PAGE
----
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October 06, 2020

Recognize this scene?

Johnny eats the stuff he likes out of the cereal bowl for breakfast, then walks away. Mom walks by the kitchen and spies his abandoned bowl of cereal milk. Then comes the familiar refrain, “How are you supposed to have strong bones if you don’t drink your milk?”

What Mom’s referring to here is the vitamin D in fortified milk and its ability to produce strong bones.

Most of us associate Vitamin D primarily with its bone-and-teeth strengthening role, but lately, this all-important nutrient has been making headlines for something else—its potential to reduce one’s risk for novel coronavirus.

Is this valid? Or is it just wishful thinking on the part of a population desperate to break free of COVID-19.

We’ll explore that question in this article, but first, let’s cover a few basics.

What is vitamin D?

Vitamin D is not technically a vitamin because vitamins are things that you can’t produce on your own. The body can produce vitamin D, however, and it does so in reaction to the skin’s exposure to sunlight. Vitamin D is actually a prohormone or precursor of a hormone. (But “prohormone D” just doesn’t quite have that same ring to it as vitamin D.)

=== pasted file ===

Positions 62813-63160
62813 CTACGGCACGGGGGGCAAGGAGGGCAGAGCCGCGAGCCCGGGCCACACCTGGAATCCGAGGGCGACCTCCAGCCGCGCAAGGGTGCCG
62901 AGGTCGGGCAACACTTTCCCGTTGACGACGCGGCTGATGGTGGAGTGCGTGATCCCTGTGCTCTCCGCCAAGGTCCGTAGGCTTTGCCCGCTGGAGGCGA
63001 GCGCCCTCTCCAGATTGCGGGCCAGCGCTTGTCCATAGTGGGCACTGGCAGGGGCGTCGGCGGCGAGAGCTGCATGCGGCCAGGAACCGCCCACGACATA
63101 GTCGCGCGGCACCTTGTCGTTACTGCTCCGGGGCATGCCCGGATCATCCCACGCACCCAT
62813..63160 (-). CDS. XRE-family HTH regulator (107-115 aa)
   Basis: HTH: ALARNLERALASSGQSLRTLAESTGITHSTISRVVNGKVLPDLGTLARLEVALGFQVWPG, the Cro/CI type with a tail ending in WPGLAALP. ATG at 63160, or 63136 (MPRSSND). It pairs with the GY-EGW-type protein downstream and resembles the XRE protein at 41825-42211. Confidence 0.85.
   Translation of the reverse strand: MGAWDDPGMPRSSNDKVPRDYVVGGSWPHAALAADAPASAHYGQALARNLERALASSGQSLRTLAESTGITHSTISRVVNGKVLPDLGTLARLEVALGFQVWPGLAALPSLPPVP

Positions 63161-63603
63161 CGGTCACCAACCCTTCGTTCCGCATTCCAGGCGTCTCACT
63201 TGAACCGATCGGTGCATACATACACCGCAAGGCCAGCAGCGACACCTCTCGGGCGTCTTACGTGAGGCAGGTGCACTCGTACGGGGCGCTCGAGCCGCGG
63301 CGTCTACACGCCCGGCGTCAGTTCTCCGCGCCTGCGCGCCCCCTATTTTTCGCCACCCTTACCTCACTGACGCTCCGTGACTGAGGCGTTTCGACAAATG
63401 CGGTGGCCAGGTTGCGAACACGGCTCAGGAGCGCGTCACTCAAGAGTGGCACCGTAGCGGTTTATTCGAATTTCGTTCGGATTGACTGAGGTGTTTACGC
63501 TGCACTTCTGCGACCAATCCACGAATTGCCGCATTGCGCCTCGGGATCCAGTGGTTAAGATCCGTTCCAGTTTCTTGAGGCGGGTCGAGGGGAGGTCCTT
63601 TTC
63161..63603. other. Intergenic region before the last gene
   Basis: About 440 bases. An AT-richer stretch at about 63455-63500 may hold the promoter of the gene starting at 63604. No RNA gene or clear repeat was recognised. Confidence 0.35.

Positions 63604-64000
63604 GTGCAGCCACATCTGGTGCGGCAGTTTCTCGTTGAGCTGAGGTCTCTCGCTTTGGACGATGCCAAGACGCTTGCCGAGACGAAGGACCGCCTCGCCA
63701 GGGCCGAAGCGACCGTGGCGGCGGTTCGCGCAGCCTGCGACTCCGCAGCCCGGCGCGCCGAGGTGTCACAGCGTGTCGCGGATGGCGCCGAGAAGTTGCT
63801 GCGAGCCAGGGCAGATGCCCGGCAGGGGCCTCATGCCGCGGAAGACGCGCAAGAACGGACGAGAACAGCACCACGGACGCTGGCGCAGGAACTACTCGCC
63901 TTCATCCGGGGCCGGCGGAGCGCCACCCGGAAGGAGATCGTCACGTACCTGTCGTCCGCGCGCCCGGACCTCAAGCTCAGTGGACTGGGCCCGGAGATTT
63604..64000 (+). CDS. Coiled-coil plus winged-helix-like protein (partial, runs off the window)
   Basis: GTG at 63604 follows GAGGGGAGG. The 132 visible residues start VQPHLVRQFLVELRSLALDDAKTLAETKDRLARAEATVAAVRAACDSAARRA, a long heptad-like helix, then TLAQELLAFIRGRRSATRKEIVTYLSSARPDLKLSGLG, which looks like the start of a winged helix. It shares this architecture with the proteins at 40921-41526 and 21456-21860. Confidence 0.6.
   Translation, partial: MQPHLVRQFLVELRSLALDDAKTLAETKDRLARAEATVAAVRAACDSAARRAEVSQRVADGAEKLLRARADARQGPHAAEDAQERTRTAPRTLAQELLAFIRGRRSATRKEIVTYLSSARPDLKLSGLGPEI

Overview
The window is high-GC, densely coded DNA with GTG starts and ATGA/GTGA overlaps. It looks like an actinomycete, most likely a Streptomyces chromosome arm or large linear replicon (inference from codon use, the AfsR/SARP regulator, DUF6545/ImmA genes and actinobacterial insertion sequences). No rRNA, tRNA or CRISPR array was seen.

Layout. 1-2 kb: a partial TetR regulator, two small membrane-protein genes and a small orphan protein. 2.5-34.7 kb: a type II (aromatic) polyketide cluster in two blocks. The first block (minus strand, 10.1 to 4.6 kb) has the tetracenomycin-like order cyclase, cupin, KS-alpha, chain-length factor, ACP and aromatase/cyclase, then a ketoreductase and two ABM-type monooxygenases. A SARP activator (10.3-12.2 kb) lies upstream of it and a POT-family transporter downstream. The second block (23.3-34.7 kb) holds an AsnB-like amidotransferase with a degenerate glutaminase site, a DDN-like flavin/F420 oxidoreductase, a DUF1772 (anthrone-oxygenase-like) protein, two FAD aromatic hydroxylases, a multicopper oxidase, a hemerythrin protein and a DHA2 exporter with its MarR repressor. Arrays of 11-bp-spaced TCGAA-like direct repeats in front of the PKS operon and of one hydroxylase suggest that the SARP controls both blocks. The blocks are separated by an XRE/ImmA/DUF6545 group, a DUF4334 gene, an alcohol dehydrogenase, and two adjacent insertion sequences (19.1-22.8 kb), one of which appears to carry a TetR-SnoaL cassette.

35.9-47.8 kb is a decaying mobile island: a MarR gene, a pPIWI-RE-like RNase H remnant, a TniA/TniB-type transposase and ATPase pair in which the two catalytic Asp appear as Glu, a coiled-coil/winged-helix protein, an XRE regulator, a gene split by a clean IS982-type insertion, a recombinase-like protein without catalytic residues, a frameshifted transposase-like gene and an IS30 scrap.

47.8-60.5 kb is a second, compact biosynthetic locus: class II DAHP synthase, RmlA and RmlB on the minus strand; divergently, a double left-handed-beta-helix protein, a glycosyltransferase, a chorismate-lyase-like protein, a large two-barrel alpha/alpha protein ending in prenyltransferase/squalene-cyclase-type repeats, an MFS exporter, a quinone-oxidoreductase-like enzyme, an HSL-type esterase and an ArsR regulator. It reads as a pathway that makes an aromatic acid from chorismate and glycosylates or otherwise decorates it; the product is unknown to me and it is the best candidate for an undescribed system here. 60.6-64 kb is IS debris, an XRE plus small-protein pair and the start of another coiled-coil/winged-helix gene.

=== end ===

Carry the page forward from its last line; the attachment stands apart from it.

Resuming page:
That’s not to say that vitamin D can’t be gleaned from external sources. You can eat foods that contain vitamin D and also take it in supplement form. This can augment the body’s internally produced vitamin D levels.

What does vitamin D do for us?

Vitamin D helps increase the internal absorption of calcium and phosphate in the body. That’s why it’s helpful for strong bones and teeth. It has also been credit with:

  • Supporting muscle growth
  • Supporting immune function
  • Supporting the health of the brain and nervous system
  • Regulating insulin levels in diabetic patients

What about Vitamin D and COVID-19?

The well-known “Radiolab” podcast broadcast on NPR featured an episode called “Invisible Allies” in July. It discussed an informal study conducted in homeless shelters in cities with high volumes of COVID-19. Roughly 30 to 40% of the occupants tested positive for the virus, but almost none showed symptoms. The episode highlighted the fact that homeless people are outside a lot more than others, which allows for greater exposure to the sun and, hence, higher vitamin D levels.